If you have had a traumatic birth, are having trouble adjusting to lack of sleep, pain from breastfeeding, juggling all the demands of this new life and complete change of lifestyle from what you are used to and generally feeling overwhelmed by everything, these are not very good grounds for falling in love.

Tell me, if you were single (in your pre-child days) and you had worked double shifts at work, were lacking in sleep, were recovering from a major operation where you were in pain but you couldn’t take time off work, were constantly being hounded by your boss and trying to learn a new procedure that totally relied on you in order for the project to be success – would you even be thinking about another person, let alone having the energy to love them?

I think not!

We are inherently selfish human beings.  Everything that we do is in the best interests of ourselves 100% of the time.  So our mind’s primary priority is going to be to protect our selves from pain.  If you are having feeling stressed or exhausted by everything and have a mindset telling you how terrible a mother you are, this causes us pain, so our our mind’s priority is going to try and stop this pain through emotion and irrational responses.  This is going to impact on your ability to feel any sort of love and affection for this little baby (or for anyone else for that matter).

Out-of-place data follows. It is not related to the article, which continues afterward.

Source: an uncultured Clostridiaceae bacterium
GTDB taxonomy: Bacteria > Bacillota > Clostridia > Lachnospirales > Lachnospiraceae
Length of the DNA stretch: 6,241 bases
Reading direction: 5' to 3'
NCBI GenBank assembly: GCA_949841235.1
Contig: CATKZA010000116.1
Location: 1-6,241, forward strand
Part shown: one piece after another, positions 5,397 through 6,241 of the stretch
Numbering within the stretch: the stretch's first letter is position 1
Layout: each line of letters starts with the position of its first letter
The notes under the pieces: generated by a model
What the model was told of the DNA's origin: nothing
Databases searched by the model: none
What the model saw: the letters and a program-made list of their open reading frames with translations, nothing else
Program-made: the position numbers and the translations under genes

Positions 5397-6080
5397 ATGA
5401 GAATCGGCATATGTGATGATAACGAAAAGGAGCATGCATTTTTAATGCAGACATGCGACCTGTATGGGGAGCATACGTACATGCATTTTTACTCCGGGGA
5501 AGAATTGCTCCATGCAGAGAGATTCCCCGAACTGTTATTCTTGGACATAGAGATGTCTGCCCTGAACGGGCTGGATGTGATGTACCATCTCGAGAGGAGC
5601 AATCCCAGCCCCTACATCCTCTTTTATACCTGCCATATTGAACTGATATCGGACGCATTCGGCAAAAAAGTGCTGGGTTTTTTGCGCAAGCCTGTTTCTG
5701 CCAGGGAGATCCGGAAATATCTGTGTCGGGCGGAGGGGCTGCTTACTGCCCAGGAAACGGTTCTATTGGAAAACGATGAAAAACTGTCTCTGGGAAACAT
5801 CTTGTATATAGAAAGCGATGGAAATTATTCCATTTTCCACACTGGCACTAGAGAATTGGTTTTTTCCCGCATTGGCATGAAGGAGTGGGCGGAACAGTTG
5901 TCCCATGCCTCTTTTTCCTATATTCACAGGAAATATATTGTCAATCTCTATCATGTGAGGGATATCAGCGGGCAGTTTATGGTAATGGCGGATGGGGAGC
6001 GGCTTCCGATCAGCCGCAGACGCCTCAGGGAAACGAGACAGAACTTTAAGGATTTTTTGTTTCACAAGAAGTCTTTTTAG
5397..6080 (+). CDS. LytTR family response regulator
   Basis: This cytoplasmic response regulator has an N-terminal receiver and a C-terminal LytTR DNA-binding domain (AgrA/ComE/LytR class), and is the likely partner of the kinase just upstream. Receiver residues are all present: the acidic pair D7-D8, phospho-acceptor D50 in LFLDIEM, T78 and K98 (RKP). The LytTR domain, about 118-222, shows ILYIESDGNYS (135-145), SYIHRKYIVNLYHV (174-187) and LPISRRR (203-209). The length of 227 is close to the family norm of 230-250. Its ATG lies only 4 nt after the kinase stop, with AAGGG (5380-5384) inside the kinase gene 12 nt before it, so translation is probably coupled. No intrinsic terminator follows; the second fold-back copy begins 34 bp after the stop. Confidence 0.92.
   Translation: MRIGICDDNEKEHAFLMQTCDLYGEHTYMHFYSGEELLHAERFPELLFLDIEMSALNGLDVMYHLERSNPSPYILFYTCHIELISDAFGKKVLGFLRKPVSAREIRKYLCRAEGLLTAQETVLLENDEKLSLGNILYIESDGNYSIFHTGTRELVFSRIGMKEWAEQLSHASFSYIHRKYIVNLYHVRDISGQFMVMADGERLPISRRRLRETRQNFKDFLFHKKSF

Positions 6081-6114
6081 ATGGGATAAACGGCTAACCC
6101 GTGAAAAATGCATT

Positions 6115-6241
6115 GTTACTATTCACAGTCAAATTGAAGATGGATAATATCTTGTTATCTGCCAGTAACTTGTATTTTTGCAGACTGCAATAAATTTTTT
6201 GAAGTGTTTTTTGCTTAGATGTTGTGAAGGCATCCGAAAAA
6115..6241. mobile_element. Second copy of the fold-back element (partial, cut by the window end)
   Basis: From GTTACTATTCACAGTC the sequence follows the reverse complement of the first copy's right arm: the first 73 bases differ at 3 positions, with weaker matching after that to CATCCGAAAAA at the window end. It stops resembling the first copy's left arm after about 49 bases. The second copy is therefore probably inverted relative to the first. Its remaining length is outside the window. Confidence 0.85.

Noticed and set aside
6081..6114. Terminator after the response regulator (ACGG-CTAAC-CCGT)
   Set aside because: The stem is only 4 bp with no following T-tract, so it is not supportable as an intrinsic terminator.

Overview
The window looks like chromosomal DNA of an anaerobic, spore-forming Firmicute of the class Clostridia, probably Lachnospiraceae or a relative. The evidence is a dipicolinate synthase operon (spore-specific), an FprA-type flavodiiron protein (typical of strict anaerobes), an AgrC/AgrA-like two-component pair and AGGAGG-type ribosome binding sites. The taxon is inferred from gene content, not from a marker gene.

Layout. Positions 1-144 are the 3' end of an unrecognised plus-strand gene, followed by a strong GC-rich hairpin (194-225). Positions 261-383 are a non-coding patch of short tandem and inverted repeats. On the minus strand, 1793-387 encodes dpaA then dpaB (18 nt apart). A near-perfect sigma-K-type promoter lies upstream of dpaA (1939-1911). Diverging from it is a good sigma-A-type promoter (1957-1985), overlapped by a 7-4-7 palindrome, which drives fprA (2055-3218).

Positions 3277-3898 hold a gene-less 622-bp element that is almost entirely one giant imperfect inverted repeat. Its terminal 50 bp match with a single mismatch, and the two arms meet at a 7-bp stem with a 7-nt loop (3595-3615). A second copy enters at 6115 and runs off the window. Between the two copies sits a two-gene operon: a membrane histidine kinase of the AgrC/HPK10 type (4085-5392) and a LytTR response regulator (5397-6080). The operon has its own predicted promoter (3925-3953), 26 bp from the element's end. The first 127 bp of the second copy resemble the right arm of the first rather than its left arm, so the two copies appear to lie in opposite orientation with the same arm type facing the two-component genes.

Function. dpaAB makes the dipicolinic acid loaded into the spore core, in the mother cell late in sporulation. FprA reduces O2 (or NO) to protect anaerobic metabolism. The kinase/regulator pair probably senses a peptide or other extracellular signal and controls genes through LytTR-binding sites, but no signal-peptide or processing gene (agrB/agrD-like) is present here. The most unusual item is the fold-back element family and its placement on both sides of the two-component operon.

It doesn’t mean that you don’t love them, it just means that you don’t have the capacity to feel love for them, because there is a whole lot of other stuff going on in your mind, causing you to feel a whole lot of other emotions right now.